Coldplay’s ‘Everyday Life’ is a mixed bag


Image courtesy of a press release

The cover art for Everyday Life.

Kristen Su, Staff Writer

Recently, artists such as Taylor Swift and Eminem have been branching out. With tensions mounting both nationally and internationally, musicians write songs not just about heartbreak, but also about social issues and violence.

Coldplay is no exception to this pattern. The band’s new album Everyday Life, released on November 25, is unique. Although the group is traditionally known for their pop-rock hits such as Grammy-winning “Viva La Vida”, Everyday Life brings new styles and emotions to the table. Sung in English, Arabic, French, and Spanish, the album explores everything from hopeful hymns in “BrokEn” and “When I Need a Friend” to attacks on issues such as gun violence in “Guns” and “Trouble in Town”.

Additionally, to show their support of the environment and in hopes of being carbon-neutral, Coldplay decided not to tour. Instead, they decided to give one live performance in Jordan, which they chose purely because they had never gotten to tour that part of the globe.

“It also feels good for us to come [perform] in the Middle East, because bands like us don’t tend to come here,” lead singer Chris Martin said in an interview with Jordanian artist Natasha Dahdaleh.

However, even though all the songs span different genres, the overall message of the album is the same—to preach peace and understanding among disparate groups of people.

The album itself is split into two parts, Sunset and Sunrise, each with eight songs. Commencing Sunrise is “Sunrise”, a completely instrumental song featuring a slow crescendo to a resolution. “Sunrise”, despite not having lyrics, conveys the nature of Everyday Life as being hopeful. In spite of narrating the troubles that plague the world today, “Sunrise” shows that there is still beauty present.

The last and title song of the album, “Everyday Life” echoes much of the same sentiments. Everyone is part of the human race and throughout all struggles of everyday life, we must realize that “Everybody hurts, everybody cries […] Everyone loves, everybody gets their hearts ripped out.”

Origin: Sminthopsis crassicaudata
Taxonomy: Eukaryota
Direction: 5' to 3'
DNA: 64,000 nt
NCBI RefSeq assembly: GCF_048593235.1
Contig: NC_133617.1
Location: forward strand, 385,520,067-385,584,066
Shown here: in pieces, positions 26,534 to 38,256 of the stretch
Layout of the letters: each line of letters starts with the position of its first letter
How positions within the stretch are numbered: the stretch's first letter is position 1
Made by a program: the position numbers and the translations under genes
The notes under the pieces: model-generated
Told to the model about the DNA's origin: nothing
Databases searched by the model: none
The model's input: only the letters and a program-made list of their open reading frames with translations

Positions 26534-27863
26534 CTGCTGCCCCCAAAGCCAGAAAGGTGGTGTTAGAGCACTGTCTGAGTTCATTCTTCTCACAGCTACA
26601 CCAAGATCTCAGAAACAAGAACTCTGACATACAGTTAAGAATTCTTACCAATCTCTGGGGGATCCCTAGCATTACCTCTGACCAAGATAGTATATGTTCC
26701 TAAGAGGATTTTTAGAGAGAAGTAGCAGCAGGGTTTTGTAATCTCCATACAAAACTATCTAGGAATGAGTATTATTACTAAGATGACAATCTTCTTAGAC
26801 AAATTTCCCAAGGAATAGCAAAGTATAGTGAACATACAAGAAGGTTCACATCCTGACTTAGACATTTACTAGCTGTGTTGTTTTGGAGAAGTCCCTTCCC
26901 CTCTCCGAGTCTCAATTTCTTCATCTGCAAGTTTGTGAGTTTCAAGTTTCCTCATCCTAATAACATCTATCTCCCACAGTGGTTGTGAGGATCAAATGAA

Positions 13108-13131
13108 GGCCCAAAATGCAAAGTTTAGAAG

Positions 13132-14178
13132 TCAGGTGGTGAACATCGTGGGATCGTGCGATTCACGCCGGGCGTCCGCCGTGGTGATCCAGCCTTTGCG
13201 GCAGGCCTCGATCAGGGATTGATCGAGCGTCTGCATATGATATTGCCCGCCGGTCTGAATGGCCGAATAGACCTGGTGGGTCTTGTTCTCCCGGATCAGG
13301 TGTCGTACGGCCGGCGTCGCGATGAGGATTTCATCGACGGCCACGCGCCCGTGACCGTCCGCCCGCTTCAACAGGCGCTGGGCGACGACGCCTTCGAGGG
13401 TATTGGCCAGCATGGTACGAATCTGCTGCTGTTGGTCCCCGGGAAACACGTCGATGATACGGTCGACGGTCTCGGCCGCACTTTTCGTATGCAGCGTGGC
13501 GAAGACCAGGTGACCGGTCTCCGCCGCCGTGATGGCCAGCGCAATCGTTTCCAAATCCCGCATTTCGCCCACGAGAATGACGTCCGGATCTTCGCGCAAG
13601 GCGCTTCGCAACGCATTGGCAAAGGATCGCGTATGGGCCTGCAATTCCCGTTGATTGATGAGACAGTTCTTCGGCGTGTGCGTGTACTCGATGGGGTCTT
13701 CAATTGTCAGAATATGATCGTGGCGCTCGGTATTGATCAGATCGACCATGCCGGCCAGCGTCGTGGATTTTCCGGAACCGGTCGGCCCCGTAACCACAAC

Given that the album has a total of sixteen songs, it seemed unlikely at first that each and every song would be of good quality. However, in this aspect, I was sorely mistaken. Albeit some of the lyrics are questionable and the emotions do not always evoke the feeling of pure euphoria, the main drive of each song seemed to be the story. Music is always about storytelling—each song brings to light an event, a character, or an idea trying to be conveyed.

“After everything and all the things we’ve experienced, what we’re left with is a complete love of music and a complete love of people,” lead singer Chris Martin said in an interview with Alt. 98.7 Los Angeles.

Overall, in spite of the fact that the concept behind an individual song is respectable, none of their songs truly retain the sound that listeners first fell in love with. There are no upbeat, sing-in-the-shower anthems. Although songs such as “Orphans” are important in describing the plight of refugees and songs such as “بنی آدم” (Children of Adam) utilize various languages to bring people together, there comes a point when the melodies become too repetitive and the song starts to lose its meaning. 

Simply put, some of these songs do not paint a story with the notes. The lyrics may be there, but there are no rhythms or nuances that give songs the feel of having a melody that connects the ideas into one cohesive piece of music. Oftentimes, the same bass line or beat will be present throughout the entire song, and when Coldplay attempts to implore allusions to literary works and cultural events, the song sounds like a glorified spoken word poem. 

The closest the album comes to having any of Coldplay’s former glory is “Champion of the World”, a tribute to the Frightened Rabbit’s Scott Hutchinson. “Champion of the World” has the same feel of songs such as “The Scientist”, with guitar accompaniment following a moving melody and triumphant lyrics such as “I’ll stand before conquistadors / Till I’m champion of the world.” Additionally, “Daddy” is the only song that really succeeds at both conveying an important message of how kids with incarcerated parents feel and while still managing to make the tune enjoyable and catchy. With the exception of “Champion of the World” and “Daddy”, the album disappoints more than it lives up to expectation.

If listeners want to understand why the band truly came to fame, then they are better off listening to Coldplay’s 2000 album, Parachutes, or their subsequent 2002 album, A Rush of Blood to the Head, written right in the aftermath of the 9/11 attacks.

Ultimately, the album as a whole seeks to tell many different stories under the guise of a central message of peace, and it successfully manages to connect different genres together in this aspect. However, I give this album a 4/10 because the songs themselves focus more on the words than the music. In the end, if the music itself is not intricate, then it does not matter that their intentions are good—no one will want to listen to the message if the songs are unenjoyable.